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FNL: The Last Interface

Behind the Last Window Challenge

By Shea DunlopPublished about a year ago Updated about a year ago 24 min read
Jackie and Marvin

The outside world was unknown to her, but she could see a glimpse of it through the window in his room. Jackie’s friends take turns crossing her perfectly programmed lawn to sit on her auto-generated front porch and gaze out at the wall of pixels. All of their interfaces have gone dark by now, shutting down one by one until Jackie’s view was the only one left in the neighborhood.

Sam usually powers up his computer as he gets ready for school, around 7 AM. The front-facing wall of Jackie’s second-floor bedroom blinks out of existence, replaced by Sam’s touseled brown hair and bright blue eyes peering in at her through square glasses.

Today, she hops of out bed and stretches, offering him a “Good morning!” she knows he won’t understand.

Nevertheless, he smiles. “Gurb nargin to you, too, Jackie!”

His eyes flick to the corner of his screen, checking her bank account. She makes her bed, then stands by the door, waiting for him to click the “Daily Routine” button, as he always does on school days.

“Work hard today, okay?” he says, setting her on her course and gathering up his pre-algebra homework from the night before. “I know you’ve been wanting me to customize the porch.”

Sam had noticed the porch attracting the neighbors and finally got the hint that the two rock-hard wicker chairs from the Basic Porch expansion weren’t cutting it.

Jackie heads downstairs to make breakfast, keeping an eye on the interface as her hallway and kitchen walls disappear.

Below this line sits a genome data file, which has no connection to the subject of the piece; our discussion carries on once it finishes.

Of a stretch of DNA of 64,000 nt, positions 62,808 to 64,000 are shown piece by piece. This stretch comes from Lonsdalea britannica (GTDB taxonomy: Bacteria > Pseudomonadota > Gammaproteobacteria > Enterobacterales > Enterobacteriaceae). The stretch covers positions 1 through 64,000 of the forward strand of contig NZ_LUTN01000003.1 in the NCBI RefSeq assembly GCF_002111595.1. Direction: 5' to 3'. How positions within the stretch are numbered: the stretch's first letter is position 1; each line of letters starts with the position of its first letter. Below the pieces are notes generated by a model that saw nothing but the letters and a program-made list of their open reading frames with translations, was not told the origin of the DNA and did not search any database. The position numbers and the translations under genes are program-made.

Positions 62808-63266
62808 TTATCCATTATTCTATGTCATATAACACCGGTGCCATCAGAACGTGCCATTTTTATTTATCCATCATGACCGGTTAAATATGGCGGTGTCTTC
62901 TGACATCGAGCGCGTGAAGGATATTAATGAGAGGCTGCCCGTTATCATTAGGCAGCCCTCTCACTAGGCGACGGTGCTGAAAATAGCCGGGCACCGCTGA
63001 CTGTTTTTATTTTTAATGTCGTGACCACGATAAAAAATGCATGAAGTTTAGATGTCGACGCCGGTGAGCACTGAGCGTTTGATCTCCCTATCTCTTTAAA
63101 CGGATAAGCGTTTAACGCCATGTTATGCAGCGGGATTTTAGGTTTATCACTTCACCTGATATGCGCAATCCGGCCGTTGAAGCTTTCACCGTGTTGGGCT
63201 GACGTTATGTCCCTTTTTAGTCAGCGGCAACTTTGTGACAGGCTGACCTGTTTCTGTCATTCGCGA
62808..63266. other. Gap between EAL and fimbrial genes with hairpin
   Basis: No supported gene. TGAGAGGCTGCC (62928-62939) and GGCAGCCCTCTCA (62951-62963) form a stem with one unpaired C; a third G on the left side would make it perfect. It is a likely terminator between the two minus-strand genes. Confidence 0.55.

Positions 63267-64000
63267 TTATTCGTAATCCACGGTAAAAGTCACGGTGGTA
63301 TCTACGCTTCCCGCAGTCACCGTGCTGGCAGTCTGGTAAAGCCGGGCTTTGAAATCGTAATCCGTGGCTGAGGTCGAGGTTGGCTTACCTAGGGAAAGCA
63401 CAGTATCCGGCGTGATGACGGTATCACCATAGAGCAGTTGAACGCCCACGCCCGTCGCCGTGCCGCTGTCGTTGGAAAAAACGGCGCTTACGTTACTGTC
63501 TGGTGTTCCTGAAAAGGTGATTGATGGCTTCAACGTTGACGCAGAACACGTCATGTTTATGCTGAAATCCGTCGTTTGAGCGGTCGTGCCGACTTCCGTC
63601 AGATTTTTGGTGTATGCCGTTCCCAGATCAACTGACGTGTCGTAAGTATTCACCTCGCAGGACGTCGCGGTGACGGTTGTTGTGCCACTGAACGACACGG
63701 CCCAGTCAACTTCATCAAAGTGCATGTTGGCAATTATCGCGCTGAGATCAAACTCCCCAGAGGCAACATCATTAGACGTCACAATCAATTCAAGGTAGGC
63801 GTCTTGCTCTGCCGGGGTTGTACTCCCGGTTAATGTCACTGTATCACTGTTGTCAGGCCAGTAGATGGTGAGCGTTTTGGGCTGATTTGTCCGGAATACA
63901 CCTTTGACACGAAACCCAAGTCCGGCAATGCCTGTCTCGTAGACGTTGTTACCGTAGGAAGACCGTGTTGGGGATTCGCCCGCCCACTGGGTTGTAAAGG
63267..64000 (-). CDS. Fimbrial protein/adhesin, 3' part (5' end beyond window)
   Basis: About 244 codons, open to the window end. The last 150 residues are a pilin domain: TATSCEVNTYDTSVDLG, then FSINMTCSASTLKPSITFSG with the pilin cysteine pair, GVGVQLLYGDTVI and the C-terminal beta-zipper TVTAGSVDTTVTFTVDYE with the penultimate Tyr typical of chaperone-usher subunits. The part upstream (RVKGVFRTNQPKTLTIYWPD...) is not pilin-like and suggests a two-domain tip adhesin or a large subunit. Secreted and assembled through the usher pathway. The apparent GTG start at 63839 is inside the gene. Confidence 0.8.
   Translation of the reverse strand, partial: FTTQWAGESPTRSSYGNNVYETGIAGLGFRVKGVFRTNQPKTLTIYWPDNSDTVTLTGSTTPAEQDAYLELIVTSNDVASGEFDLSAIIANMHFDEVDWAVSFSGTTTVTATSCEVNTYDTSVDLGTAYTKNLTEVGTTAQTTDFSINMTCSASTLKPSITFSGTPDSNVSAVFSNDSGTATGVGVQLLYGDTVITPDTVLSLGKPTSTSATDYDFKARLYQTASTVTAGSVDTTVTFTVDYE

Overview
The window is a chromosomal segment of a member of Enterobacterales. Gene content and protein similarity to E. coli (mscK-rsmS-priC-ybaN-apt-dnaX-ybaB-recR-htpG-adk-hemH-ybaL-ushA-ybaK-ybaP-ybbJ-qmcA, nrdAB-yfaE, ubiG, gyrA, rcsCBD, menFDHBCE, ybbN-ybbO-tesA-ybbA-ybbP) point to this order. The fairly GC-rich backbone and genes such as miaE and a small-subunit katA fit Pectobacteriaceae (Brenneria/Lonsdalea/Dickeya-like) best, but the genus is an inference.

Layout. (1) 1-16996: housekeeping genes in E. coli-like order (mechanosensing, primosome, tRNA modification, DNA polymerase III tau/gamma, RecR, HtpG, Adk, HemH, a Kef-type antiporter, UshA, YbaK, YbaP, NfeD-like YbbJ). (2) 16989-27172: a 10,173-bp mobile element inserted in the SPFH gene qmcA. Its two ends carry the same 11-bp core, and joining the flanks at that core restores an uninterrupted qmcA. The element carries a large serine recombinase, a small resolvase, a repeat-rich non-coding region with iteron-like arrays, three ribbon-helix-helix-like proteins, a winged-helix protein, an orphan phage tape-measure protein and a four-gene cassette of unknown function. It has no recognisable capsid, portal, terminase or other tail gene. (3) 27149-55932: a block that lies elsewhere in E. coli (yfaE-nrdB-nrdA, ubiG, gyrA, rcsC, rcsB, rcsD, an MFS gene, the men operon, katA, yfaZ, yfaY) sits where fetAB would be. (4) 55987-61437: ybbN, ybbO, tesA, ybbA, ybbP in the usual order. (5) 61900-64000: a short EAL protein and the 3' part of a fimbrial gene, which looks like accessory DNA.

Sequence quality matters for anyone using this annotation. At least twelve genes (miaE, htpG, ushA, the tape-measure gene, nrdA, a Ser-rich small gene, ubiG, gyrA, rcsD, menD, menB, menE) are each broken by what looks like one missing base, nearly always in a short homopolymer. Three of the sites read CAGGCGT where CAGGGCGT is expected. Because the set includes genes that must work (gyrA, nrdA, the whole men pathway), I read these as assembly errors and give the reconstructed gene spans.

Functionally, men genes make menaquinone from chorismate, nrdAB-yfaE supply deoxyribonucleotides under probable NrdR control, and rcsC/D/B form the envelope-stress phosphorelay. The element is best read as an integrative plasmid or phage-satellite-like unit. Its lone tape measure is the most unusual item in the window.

Sam’s desk sits opposite the window in his narrow bedroom, allowing Jackie and her friends to watch the leaves change on the old oak tree and track the clouds across the sky. Though she can’t see it, she knows the door is to the left of her view, because that’s where he comes and goes from. The bunk bed he’s outgrown is to the right of her view. He grumbles about it sometimes in the morning when he wakes up with a sore neck, but he won’t tell his dad.

Jackie knows money doesn’t just appear at the end of a workday in the outside world. Even at age 11, Sam understands this, too.

“I’m cooooold,” he says to her, shoving his folders into his backpack. “Dad’s keeping the heat down again.”

Jackie cracks an egg into a pan, watching him fumble with the broken zipper. “I’m sorry,” she responds. “I wish there was something I could do!”

He glances over at her. “Eggs this morning?”

There’s a knock on Sam’s door. “Yeah,” he calls out, ducking out of her view to rifle through his closet.

Jackie hears Sam’s dad come in, the old door creaking on its hinges.

“Happy Monday! Talking to Jackie again?” Dad asks, swinging his head into her view. Jackie flips her egg with a flick of her wrist, catching his grin through the side of her kitchen.

“No!” Sam lies. “Just talking.”

“Uh-huh,” Dad chuckles. “Hey, kiddo, Christmas is coming up… How about that new version of FML?”

Jackie freezes, listening.

“Daaaaad, it’s not FML, that means ‘frick my life’!” Laughing at his dad’s accidental swearing, Sam corrects him, “It’s FNL, Friendly Neighborhood Living.”